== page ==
The Democratic Republic of the Congo (DRC) is among the five countries with the highest global maternal mortality ratio (MMR) (846 deaths per 100,000 live births) and the highest under-five mortality rate (U5MR) (104 deaths per 100,000 live births) worldwide [2, 3, 5-7]. In fact, high U5MR and MMR were found in the following 14 DRC provinces: Tanganyika, Haut-Lomami, Sankuru, Maniema, Lomami, Tshuapa, Kongo Central, Sud-Kivu, Kasai-Central, Lualaba, Mongala, Sud-Ubangi, Kwango, and Kasai [5].

Maternal deaths are mainly caused by obstetric hemorrhage, infections (sepsis), unsafe abortion, hypertension (eclampsia), and prolonged and obstructed labor [1, 2]. The leading causes of neonatal mortality (0–27 days of existence) are preterm birth complications, intrapartum-related complications (birth asphyxia), congenital abnormalities, and infection (neonatal sepsis and meningitis, pneumonia, tetanus, and diarrhea) [3, 4]. Moreover, the leading causes of under-five mortality are: malaria, pneumonia, diarrhea, meningitis, acquired immune deficiency syndrome, measles, and pertussis [3, 4].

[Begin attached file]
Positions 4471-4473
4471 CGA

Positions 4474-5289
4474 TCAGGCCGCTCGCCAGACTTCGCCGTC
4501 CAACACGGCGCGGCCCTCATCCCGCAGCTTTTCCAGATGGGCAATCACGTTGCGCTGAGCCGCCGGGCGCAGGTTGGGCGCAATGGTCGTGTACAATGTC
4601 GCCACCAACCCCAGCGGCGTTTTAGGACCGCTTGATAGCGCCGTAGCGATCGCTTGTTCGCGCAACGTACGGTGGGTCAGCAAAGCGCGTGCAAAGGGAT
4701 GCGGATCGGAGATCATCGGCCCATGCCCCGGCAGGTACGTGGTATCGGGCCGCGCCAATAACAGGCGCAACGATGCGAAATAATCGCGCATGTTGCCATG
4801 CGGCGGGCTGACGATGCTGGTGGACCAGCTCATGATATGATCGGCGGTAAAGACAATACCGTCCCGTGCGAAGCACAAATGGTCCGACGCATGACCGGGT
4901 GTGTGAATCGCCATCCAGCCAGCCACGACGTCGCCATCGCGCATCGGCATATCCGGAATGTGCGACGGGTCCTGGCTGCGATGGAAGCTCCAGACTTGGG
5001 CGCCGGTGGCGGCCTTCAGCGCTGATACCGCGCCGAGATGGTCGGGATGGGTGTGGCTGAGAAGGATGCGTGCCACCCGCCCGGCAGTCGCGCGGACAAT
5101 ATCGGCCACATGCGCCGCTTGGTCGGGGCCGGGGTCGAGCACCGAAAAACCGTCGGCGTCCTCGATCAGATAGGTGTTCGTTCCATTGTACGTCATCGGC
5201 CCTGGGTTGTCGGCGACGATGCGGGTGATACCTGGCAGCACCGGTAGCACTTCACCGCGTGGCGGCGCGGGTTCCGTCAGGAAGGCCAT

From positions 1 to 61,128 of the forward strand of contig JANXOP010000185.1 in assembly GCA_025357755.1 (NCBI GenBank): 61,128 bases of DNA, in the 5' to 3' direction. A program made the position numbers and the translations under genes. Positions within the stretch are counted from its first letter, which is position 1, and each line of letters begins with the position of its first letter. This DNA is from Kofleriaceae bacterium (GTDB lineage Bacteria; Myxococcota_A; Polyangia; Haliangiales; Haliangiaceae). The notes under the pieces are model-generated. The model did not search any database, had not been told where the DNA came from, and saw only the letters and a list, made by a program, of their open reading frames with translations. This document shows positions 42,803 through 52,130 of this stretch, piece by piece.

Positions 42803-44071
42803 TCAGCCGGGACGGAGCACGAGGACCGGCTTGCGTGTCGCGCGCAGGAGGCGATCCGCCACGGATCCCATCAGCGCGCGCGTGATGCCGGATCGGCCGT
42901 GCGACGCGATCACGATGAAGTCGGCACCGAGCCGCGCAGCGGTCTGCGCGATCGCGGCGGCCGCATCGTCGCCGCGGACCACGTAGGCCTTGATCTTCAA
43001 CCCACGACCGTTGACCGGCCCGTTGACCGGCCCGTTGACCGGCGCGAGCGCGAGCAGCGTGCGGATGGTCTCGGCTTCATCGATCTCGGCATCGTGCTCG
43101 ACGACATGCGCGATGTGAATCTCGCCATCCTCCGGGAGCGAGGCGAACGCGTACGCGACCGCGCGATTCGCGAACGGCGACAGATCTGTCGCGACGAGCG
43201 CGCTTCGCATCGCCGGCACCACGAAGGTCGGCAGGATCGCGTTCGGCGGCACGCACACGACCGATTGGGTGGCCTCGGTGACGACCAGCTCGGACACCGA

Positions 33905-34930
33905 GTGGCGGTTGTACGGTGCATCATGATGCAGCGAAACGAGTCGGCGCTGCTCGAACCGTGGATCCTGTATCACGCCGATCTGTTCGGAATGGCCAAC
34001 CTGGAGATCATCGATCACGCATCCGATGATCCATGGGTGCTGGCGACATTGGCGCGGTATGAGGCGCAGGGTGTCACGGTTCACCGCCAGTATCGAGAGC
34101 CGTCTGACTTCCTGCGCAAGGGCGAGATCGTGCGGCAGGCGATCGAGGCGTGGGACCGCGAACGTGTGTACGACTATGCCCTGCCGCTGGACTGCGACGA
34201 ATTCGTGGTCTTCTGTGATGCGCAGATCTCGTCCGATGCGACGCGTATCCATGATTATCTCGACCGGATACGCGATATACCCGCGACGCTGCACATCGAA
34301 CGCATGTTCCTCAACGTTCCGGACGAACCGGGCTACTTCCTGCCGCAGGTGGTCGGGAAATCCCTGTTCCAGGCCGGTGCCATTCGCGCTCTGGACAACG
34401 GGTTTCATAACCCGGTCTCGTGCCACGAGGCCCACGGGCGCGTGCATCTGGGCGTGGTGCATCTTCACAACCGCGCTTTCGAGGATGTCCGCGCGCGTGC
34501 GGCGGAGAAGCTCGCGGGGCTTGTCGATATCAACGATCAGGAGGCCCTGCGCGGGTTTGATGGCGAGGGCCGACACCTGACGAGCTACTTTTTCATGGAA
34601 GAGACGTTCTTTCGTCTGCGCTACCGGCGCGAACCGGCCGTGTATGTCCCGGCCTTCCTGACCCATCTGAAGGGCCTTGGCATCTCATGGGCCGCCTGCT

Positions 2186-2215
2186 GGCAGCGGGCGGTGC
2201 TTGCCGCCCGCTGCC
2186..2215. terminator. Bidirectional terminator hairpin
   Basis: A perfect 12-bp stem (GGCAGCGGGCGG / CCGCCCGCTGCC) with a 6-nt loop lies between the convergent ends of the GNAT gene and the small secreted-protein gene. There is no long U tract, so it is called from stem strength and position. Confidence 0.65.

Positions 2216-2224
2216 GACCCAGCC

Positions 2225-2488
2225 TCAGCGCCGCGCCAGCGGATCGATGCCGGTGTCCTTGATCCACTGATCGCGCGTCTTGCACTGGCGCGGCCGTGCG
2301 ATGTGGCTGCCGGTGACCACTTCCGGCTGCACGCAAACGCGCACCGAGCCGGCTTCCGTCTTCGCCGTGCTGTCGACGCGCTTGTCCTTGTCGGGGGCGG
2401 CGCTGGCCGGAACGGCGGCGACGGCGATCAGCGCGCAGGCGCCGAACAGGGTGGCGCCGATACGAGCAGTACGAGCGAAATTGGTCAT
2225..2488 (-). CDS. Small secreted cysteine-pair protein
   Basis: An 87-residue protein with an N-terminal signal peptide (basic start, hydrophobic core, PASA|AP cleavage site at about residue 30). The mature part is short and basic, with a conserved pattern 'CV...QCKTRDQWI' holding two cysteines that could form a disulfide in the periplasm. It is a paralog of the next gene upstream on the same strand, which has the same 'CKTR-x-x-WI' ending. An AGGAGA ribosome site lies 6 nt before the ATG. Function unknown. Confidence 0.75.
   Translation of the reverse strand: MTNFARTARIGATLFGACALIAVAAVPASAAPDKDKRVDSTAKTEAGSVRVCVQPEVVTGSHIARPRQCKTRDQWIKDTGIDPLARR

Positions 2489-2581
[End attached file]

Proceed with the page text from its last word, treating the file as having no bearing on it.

The first 24 hours after birth is an extremely critical period for the survival of both the mother and the newborn [1, 2]. Packages of reproductive, maternal, newborn and child health (RMNCH) interventions were developed in the form of the Lives Saved Tool (LiST) to reduce maternal and child mortality [8]. These evidence-based interventions are provided in the services of health facilities (HFs), commonly named emergency obstetric care (EmOC) [9, 10].
Sufficient inputs and qualified personnel for the EmOC are needed to effectively implement these intervention packages [11]. Available and accessible HFs with sustainable infrastructure, qualified and trained staff in RCMNH package, sufficient equipment, materials, essential drugs and delivery follow-up tools can properly manage potentially fatal obstetric complications and prevent maternal death [12, 13]. Basic EmOC has seven basic signal functions, such as anticonvulsant, antibiotic and oxytocin parental administration, basic neonatal resuscitation, manual placenta extraction, retained product removal, and assisted vaginal delivery. For the comprehensive EmOC, blood transfusion and cesarean section are performed in addition to the seven basic signal functions [14].